Does growing Bitcoin ecosystem trump mining centralization?
Bitcoin miners are the lifeline of the network; they make the network tick. Additionally, the more the miners, the more secure the network becomes, and Bitcoin is one of the largest Proof-of-Work [PoW] networks in the world. However, most of its lifeline continues to be centralized in China.
China has come close to controlling a dangerous proportion of the hash rate on multiple occasions. In late 2019, a report from Coinshares had revealed that about 54% of the total hash rate was from China. At press time, 65% of the mining hash rate [for 3 months] came from mining pools located in China. In fact, the top 5 mining pools are all headquartered in China.
Another interesting observation here is that BTC.com and Antpool are both controlled by Bitmain, one of the biggest mining equipment manufacturers in the world. Together, Bitmain controls 23.8% of the total hashrate of the Bitcoin network.
Usually, a drop in Bitcoin’s price is harmful to the miners since they need to sell their block rewards [in BTC] to pay in fiat for their expenses. During the brutal collapse in Bitcoin’s price recently, most of the miners looked steady and did not capitulate, since not a lot of “first spend” was seen, something that implies the exit of BTC from miner wallets.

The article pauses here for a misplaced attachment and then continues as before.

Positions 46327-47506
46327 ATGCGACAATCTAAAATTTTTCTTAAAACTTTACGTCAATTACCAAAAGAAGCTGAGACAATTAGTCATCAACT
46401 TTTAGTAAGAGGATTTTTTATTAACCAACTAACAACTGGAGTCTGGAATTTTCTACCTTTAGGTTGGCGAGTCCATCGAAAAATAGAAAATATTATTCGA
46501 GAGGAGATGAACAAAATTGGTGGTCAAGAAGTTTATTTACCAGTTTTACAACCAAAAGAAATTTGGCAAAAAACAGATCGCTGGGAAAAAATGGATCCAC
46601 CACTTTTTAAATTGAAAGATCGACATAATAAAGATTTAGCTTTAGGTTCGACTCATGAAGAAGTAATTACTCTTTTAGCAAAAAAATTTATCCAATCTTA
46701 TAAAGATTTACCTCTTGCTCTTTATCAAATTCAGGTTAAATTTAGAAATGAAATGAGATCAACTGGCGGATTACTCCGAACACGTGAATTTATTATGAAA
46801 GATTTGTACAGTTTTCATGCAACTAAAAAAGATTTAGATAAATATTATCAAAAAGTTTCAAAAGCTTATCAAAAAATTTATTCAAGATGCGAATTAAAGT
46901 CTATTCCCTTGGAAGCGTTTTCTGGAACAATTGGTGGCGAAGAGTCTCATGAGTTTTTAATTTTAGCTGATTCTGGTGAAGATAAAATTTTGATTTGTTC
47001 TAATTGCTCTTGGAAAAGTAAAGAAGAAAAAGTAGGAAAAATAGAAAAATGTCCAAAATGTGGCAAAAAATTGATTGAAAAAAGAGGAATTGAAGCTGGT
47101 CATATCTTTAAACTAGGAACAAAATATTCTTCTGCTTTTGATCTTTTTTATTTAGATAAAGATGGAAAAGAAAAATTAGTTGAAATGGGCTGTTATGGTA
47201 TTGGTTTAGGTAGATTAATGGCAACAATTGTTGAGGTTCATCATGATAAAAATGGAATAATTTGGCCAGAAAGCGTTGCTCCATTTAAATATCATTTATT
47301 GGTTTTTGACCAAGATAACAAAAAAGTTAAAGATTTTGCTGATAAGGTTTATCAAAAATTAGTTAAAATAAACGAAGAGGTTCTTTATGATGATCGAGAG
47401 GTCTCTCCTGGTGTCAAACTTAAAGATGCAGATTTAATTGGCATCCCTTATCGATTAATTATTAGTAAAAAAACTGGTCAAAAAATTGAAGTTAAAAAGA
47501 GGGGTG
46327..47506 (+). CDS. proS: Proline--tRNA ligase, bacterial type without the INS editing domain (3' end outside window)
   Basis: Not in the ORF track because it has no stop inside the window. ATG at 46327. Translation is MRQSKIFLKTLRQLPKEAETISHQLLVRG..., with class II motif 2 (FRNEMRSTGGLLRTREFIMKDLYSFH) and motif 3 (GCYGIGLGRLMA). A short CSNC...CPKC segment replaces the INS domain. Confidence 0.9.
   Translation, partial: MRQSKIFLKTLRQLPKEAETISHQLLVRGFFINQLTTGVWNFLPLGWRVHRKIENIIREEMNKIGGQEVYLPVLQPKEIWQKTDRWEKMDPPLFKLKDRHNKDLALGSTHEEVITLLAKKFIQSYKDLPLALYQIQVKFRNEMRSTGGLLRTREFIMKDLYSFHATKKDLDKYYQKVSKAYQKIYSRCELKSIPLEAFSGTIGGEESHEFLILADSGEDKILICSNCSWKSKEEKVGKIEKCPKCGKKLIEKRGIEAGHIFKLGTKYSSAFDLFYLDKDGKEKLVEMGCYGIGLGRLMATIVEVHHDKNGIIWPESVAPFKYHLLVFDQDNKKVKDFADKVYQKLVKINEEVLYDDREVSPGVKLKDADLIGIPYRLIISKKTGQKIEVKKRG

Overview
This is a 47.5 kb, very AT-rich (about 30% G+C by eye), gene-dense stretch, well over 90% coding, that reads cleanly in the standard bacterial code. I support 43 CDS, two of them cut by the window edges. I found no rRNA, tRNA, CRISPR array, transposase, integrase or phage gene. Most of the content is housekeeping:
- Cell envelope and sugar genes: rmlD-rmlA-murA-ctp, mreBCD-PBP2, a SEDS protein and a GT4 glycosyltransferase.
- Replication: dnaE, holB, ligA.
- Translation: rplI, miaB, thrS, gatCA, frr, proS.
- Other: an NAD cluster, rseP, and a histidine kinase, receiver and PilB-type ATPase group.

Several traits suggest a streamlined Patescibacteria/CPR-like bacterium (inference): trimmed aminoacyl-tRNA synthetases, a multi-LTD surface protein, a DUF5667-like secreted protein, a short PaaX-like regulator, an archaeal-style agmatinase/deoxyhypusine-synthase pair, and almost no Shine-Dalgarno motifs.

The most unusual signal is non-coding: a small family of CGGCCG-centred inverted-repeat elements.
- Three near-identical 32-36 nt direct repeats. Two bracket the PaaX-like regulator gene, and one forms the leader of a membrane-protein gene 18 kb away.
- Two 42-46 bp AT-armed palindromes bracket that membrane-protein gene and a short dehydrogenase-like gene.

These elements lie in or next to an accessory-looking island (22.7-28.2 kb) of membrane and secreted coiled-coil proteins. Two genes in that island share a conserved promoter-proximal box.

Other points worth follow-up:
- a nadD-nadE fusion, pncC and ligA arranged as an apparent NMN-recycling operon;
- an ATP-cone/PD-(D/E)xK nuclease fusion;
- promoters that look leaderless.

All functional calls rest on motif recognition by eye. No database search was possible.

Speaking about such centralization in a podcast by “Hashr8,” Vice President of Poolin, Alejandro De La Torre, stated that “it is nothing to worry about.” De La Torre went on to add that China took the right steps at the right time; this, combined with cheap electricity and labor made it a good place for mining industries to thrive.
“As long as Bitcoin keeps on growing as an industry, price, and development… I do see the mining industry growing globally “
Thomas Heller, the Global Business Director of F2Pool, also gave a rather orthogonal view of the situation and agreed with Alejandro De La Torre. He added,
“The people who launched Bitcoin companies in Asia, such as pools and manufacturers, are Bitcoiners. They’re no different to Bitcoiners in Europe, North America or elsewhere.”
The concern that most of the ecosystem or institutions have is due to the Chinese centralization of Bitcoin’s mining hashrate; since this would threaten the network with a 51% attack should the miners combine forces. However, that is a hypothetical situation and unlikely to happen.